Barbara Walters secured a groundbreaking five-year, $5 million contract with ABC, making her the highest-paid news anchor, regardless of gender. From 1976 to 1978, she co-anchored the “ABC Evening News” alongside Harry Reasoner, becoming the first female network news anchor in the United States.

Walters and Reasoner faced challenges in their working relationship. Reasoner had reservations about having a co-anchor, even though he had worked alongside Howard K. Smith from CBS on ABC for several years. Walters clarified that their tension stemmed from Reasoner’s aversion to working with a co-anchor and his general dissatisfaction at ABC rather than any personal dislike towards her.

In 1979, Walters reunited with her former “The Today Show” co-host, Hugh Downs, and became a correspondent on the ABC newsmagazine “20/20.” At ABC, Walters played a significant role in various news specials, offering commentary on events such as presidential inaugurations and the coverage of the September 11 attacks.

Additionally, she was selected to moderate the third and final debate between presidential candidates Jimmy Carter and Gerald Ford in 1976. This debate occurred at the College of William and Mary in Williamsburg, Virginia, at Phi Beta Kappa Memorial Hall.

In 1984, Walters moderated a presidential debate at the Dana Center for the Humanities at Saint Anselm College in Goffstown, New Hampshire.

The View

Barbara Walters co-hosted the daytime talk show "The View"

Barbara Walters co-hosted the daytime talk show “The View” and co-executed it for 25 years alongside her business partner, Bill Geddie. They were the co-creators of their production company, BarWall Productions. “The View” made its debut on August 11, 1997.

In the show’s original opening credits, Walters described it as a platform for women of different generations, backgrounds, and viewpoints to engage in discussions. In its second season, the opening credits featured the phrase, “Be careful what you wish for…”

During her time on “The View,” Walters and the show received Daytime Emmy Awards, winning Best Talk Show in 2003 and Best Talk Show Host in 2009. Walters retired from her role as a co-host on May 15, 2014, but occasionally returned as a guest co-host in 2014 and 2015, even during her retirement.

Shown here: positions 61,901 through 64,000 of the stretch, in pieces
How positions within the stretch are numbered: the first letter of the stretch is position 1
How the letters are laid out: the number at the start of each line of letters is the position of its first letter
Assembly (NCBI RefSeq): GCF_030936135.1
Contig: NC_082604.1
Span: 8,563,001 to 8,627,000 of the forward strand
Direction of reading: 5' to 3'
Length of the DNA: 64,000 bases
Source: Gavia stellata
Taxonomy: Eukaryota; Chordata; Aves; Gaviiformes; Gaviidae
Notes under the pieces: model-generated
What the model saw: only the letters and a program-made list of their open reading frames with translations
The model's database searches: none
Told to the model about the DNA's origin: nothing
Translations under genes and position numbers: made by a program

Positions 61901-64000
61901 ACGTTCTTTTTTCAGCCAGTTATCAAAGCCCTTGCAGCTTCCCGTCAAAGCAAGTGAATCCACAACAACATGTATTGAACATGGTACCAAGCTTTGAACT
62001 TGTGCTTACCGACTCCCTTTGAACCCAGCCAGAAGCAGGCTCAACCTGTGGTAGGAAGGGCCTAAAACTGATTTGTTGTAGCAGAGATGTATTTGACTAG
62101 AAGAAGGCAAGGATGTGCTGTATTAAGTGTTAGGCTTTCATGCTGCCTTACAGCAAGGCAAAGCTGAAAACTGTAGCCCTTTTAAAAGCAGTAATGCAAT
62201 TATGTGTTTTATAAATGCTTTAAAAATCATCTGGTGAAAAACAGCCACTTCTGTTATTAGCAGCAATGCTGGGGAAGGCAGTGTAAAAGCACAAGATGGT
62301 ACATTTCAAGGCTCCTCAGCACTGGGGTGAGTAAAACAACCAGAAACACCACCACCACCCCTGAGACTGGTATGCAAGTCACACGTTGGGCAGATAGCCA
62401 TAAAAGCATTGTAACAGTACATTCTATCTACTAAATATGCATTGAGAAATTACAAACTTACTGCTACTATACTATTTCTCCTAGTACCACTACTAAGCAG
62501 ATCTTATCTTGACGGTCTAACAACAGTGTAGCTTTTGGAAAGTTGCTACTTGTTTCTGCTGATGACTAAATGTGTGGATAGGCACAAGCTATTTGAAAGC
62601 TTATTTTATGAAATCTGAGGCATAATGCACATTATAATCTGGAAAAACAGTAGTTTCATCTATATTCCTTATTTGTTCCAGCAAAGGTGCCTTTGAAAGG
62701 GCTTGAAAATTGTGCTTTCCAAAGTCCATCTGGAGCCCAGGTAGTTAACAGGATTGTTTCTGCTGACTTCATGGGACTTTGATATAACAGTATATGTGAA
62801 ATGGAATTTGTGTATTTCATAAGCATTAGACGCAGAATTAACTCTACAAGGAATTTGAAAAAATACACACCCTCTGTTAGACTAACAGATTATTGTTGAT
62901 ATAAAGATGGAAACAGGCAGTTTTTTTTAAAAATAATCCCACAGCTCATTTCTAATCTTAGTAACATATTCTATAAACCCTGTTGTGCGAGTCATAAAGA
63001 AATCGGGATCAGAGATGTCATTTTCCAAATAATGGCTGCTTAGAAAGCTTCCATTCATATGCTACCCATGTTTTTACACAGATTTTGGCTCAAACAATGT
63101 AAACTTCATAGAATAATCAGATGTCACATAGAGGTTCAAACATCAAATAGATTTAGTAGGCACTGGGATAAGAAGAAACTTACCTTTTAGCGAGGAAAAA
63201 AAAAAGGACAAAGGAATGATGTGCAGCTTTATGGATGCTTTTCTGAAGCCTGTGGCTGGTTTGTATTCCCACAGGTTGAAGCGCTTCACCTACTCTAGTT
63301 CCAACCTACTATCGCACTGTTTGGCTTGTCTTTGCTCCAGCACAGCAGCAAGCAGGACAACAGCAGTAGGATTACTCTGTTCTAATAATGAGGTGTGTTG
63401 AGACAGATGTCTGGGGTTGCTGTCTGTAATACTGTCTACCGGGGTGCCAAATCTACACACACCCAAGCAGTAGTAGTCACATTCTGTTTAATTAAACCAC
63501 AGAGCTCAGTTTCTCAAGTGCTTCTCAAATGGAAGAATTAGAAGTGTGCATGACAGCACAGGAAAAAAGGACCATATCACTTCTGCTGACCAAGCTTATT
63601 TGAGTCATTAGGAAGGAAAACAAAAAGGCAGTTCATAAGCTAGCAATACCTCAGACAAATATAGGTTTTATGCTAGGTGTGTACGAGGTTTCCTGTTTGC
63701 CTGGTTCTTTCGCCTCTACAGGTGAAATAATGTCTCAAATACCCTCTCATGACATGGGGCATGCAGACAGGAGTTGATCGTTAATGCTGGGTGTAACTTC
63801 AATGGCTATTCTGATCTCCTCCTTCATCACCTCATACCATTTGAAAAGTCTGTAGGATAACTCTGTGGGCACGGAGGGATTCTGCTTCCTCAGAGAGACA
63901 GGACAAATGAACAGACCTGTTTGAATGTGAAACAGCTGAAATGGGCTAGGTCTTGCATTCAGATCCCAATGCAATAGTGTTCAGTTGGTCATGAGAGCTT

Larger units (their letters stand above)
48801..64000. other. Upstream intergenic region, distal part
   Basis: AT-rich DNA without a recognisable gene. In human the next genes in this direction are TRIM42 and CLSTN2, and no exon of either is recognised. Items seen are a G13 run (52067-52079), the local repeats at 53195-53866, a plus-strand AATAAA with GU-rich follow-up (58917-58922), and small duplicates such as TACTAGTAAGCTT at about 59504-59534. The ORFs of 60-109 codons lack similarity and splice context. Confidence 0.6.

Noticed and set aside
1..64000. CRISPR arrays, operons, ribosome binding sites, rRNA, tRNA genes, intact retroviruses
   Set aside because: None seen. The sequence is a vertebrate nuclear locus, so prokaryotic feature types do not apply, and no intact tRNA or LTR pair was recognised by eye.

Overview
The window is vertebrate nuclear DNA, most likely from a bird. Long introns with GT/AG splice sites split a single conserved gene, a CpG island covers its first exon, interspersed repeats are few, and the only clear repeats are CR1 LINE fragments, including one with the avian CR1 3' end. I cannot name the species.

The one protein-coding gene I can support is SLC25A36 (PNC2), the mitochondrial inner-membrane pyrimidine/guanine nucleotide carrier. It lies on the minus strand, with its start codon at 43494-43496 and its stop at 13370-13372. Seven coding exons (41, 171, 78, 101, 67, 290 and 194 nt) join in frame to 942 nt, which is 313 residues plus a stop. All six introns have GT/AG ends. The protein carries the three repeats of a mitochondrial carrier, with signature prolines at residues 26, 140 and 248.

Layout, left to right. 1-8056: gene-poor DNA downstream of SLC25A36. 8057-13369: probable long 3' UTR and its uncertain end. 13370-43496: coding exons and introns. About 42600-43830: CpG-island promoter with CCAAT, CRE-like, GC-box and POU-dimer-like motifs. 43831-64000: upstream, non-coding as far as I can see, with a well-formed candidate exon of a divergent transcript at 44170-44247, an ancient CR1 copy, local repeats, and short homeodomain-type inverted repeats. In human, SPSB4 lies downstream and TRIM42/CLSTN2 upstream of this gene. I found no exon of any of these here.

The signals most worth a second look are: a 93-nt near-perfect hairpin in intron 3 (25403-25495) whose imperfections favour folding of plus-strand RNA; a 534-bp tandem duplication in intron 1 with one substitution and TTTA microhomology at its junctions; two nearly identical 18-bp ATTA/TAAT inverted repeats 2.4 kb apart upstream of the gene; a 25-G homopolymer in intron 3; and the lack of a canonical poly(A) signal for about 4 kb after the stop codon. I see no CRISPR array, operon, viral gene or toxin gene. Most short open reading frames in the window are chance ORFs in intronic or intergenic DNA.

Barbara Walters’ Real Estate

Barbara Walters lived in a New York City co-op building at 944 Fifth Avenue for three decades until her passing. Her apartment was an impressive 11-room unit featuring a library, formal dining room, dressing room, and a spacious living room with a direct view of Central Park. In April 2023, her estate put this long-standing apartment on the market for $19.75 million.


Net Worth of Other Notable TV Hosts

Andy Cohen’s Net Worth

Andy Cohen is a renowned American television host, producer, and author who has left a significant mark on the entertainment industry. Best known for his captivating hosting style on the late-night talk show “Watch What Happens Live with Andy Cohen,” Cohen has built a loyal following. He is also notable for his influential role as an executive at Bravo TV, where he was instrumental in creating the iconic “Real Housewives” franchise. His diverse career encompasses a wide range of achievements, from television to radio, books, and even real estate investments. As of 2023, Andy Cohen’s net worth is estimated to be around $50 million.

Chelsea Handler’s Net Worth

Chelsea Handler, a renowned American comedian, actress, author, and television host, has built a reputation for her sharp and audacious humor. Celebrated for hosting the late-night talk show “Chelsea Lately” on E! and her distinctive comedic approach, Handler has been a dominant figure in the entertainment industry. Besides her television endeavors, she has penned multiple books, with titles like “My Horizontal Life” and “Are You There, Vodka? It’s Me, Chelsea” becoming bestsellers. As of 2023, Chelsea Handler’s net worth stands at approximately $35 million.